Obstructive chronic lung allograft dysfunction (BOS) is the major limiting factor for lung transplantation (LTx) outcome. is described as the hallmark autoimmunity gene, and one specific single nucleotide polymorphism (SNP), rs2476601, is associated with multiple autoimmune diseases, impaired T cell regulation, and autoantibody formation. Taking into consideration the contribution of autoimmunity to LTx outcome, we hypothesized that polymorphisms in the gene could be associated with BOS incidence. We selected six SNPs within and analyzed both patient and donor genotypes on BOS development post-LTx. A total of 144 patients and matched donors were included, and individual SNPs and haplotype configurations were analyzed. We found a significant association between patients carrying the heterozygous configuration of rs2476601 and a higher risk for BOS development ( = 0.005, OR: 4.400, 95%CI: 1.563-12.390). Kaplan-Meier analysis showed that heterozygous patients exhibit a lower BOS-free survival compared to patients homozygous for rs2476601 ( = 0.0047). One haplotype, which solely contained the heterozygous risk variant, was associated with BOS development ( = 0.015, OR: 7.029, 95%CI: 1.352-36.543). Our results show that LTx patients heterozygous for rs2476601 are more susceptible for BOS development and indicate a deleterious effect of the autoimmune-related risk factor of in patients on LTx outcome.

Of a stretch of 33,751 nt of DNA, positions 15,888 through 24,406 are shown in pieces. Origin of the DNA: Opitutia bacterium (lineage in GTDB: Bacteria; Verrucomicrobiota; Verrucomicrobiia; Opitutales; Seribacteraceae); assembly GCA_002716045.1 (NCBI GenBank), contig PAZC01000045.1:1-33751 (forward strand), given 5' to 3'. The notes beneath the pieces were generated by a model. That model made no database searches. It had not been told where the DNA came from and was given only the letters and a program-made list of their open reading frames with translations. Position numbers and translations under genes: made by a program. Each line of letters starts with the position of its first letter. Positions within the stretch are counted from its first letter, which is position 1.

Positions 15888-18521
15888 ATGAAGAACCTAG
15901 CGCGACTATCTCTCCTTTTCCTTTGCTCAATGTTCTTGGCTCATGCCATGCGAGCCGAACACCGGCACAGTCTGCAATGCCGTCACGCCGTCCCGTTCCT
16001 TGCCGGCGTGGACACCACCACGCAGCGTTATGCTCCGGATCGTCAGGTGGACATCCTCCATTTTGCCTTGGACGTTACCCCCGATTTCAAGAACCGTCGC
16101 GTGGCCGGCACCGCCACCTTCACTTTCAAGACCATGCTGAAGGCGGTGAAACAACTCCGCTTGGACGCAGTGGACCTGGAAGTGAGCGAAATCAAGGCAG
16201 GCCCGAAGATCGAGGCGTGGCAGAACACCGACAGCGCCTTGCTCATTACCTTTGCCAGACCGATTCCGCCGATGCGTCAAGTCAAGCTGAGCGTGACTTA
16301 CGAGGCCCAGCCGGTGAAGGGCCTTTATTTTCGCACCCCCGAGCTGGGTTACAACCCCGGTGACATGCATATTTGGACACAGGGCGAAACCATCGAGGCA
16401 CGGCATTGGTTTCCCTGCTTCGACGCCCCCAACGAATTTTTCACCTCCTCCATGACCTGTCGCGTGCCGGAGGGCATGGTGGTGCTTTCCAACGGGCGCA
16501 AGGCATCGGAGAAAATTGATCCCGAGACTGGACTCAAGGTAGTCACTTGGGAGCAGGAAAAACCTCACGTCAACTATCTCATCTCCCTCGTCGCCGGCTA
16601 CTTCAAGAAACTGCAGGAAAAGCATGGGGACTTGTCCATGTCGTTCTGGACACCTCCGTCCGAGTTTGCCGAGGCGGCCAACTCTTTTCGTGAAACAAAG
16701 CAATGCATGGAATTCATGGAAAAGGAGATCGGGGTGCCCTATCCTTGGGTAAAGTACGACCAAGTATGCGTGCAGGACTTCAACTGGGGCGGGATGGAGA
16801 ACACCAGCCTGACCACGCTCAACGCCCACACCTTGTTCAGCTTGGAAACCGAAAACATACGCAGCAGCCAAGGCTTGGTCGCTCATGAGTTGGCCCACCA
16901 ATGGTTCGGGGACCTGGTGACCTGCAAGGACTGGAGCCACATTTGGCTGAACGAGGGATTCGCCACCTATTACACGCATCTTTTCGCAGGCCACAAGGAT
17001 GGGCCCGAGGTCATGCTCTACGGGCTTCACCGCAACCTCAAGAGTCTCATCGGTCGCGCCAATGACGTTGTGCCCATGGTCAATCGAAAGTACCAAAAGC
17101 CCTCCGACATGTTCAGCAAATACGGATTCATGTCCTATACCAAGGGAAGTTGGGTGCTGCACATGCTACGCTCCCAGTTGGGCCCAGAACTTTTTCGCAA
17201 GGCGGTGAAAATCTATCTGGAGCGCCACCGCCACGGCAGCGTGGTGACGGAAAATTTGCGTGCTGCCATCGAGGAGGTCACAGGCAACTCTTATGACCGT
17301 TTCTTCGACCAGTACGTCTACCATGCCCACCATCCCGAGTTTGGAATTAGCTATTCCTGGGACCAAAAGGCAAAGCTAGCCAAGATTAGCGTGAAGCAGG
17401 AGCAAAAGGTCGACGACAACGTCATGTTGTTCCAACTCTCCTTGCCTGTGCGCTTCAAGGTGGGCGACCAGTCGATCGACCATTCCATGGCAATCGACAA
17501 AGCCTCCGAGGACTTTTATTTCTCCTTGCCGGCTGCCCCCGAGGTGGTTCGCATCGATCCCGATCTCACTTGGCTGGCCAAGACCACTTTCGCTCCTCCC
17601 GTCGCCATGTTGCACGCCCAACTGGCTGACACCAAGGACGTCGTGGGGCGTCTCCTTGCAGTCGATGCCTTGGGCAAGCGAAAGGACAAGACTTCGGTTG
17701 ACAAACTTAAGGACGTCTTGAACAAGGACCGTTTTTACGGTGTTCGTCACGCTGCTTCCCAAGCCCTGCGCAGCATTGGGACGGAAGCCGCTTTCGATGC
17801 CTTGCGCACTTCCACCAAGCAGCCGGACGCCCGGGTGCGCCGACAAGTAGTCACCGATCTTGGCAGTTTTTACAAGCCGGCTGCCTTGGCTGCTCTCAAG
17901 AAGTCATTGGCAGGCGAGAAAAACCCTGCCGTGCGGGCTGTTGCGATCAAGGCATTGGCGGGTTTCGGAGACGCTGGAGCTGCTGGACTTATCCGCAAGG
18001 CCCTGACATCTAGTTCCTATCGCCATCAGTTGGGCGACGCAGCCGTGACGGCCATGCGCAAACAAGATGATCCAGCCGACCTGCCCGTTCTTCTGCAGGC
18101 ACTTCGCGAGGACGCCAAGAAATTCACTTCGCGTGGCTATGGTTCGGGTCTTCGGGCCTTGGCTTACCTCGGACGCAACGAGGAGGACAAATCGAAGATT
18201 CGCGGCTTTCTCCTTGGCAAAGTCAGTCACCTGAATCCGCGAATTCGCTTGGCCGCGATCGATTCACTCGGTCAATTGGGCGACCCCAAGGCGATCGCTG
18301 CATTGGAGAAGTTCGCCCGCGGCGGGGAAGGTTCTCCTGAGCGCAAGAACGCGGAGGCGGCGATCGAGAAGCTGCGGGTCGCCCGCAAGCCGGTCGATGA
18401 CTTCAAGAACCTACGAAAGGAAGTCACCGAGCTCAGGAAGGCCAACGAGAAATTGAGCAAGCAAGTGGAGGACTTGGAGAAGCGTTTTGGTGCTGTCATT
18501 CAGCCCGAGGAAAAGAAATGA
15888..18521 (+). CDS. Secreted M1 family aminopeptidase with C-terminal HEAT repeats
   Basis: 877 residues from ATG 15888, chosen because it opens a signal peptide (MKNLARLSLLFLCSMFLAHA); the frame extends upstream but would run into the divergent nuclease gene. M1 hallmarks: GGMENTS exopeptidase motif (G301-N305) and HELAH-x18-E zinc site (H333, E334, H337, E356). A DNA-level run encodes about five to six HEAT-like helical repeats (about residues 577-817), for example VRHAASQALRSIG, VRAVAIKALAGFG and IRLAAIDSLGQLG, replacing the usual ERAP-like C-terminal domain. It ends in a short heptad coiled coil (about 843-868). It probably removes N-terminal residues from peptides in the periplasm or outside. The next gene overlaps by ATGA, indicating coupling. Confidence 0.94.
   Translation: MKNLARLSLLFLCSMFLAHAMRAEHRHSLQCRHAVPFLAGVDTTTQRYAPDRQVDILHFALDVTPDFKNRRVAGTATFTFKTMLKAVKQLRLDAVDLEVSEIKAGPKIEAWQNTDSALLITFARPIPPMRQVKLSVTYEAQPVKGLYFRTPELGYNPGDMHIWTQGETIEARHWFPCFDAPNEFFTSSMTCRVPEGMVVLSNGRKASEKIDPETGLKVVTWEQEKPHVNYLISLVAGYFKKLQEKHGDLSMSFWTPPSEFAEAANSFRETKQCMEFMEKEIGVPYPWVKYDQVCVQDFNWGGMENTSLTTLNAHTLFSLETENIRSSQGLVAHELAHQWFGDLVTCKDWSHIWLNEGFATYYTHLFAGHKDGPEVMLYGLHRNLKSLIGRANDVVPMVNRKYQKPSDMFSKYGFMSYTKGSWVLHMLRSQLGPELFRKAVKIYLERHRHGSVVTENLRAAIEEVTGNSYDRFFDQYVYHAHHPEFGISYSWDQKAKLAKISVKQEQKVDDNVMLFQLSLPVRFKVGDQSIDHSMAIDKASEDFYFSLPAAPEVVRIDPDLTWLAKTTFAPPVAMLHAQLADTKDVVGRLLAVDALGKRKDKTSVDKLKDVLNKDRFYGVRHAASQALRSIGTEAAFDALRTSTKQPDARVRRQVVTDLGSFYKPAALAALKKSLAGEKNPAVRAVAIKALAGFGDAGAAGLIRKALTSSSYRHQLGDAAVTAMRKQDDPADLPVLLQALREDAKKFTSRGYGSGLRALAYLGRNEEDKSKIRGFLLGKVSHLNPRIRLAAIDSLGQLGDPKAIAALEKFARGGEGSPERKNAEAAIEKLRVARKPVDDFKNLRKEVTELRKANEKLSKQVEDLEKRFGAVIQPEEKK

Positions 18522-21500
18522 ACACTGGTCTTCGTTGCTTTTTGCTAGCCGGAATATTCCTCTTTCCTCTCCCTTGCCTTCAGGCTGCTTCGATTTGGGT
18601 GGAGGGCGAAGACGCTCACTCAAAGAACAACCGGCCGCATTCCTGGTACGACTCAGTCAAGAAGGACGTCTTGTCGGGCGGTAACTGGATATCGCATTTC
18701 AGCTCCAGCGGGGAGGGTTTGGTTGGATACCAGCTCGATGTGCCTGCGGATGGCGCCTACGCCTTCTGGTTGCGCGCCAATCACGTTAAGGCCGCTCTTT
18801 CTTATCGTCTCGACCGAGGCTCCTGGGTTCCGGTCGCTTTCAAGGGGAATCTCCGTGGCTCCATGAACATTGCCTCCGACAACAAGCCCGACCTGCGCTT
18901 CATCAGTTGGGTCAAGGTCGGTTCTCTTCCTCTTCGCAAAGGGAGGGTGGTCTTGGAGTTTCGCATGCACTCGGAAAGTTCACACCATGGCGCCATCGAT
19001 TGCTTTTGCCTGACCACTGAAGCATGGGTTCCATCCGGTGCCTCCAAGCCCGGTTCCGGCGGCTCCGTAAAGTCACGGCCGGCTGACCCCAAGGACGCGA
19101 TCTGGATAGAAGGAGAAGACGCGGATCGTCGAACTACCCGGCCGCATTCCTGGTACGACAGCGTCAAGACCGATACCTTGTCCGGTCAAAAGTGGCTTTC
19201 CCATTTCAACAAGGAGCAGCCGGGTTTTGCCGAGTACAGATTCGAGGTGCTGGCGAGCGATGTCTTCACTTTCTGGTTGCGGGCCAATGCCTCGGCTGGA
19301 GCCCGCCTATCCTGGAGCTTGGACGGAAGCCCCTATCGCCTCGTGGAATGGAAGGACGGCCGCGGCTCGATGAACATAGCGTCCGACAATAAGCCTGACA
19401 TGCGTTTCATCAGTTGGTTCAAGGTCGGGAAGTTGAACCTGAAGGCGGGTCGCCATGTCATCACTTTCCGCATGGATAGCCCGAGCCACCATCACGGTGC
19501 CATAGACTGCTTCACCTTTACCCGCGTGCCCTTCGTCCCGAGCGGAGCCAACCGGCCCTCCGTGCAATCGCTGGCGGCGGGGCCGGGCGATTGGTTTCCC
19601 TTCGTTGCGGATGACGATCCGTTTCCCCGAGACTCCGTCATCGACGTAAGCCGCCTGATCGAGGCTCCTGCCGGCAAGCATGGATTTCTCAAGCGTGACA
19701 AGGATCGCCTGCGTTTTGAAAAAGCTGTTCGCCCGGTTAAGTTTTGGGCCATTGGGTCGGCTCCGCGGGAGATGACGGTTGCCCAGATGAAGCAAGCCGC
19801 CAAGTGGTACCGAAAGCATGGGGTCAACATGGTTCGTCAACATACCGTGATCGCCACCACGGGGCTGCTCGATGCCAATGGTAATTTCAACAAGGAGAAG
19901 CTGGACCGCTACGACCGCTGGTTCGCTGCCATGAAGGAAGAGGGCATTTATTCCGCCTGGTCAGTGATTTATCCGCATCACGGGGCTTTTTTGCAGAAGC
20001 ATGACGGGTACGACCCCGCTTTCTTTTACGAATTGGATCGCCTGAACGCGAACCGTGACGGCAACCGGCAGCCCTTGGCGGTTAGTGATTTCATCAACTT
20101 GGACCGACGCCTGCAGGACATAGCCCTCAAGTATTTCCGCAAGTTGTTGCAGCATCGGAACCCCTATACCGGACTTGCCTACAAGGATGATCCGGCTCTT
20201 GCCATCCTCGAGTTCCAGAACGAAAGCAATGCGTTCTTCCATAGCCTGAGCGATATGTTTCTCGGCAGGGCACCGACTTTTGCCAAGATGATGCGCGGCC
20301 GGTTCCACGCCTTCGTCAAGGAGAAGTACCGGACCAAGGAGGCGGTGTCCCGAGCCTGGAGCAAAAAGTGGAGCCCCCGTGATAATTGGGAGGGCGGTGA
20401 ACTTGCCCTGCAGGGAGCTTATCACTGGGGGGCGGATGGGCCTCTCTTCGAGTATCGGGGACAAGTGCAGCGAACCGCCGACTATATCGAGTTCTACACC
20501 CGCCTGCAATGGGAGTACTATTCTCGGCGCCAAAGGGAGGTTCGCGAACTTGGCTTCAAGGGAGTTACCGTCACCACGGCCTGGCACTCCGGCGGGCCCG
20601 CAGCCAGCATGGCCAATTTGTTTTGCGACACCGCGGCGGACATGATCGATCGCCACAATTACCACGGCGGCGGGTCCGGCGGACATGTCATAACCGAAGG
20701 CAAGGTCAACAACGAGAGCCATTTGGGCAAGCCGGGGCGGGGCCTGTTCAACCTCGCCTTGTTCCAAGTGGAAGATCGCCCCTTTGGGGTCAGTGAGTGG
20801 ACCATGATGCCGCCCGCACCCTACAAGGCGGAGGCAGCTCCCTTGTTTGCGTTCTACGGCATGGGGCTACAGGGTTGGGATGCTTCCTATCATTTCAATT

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http://dx.doi.org/10.3389/fimmu.2018.03105DOI Listing
http://www.ncbi.nlm.nih.gov/pmc/articles/PMC6344400PMC
October 2019

Integrative Functional Annotation of 52 Genetic Loci Influencing Myocardial Mass Identifies Candidate Regulatory Variants and Target Genes.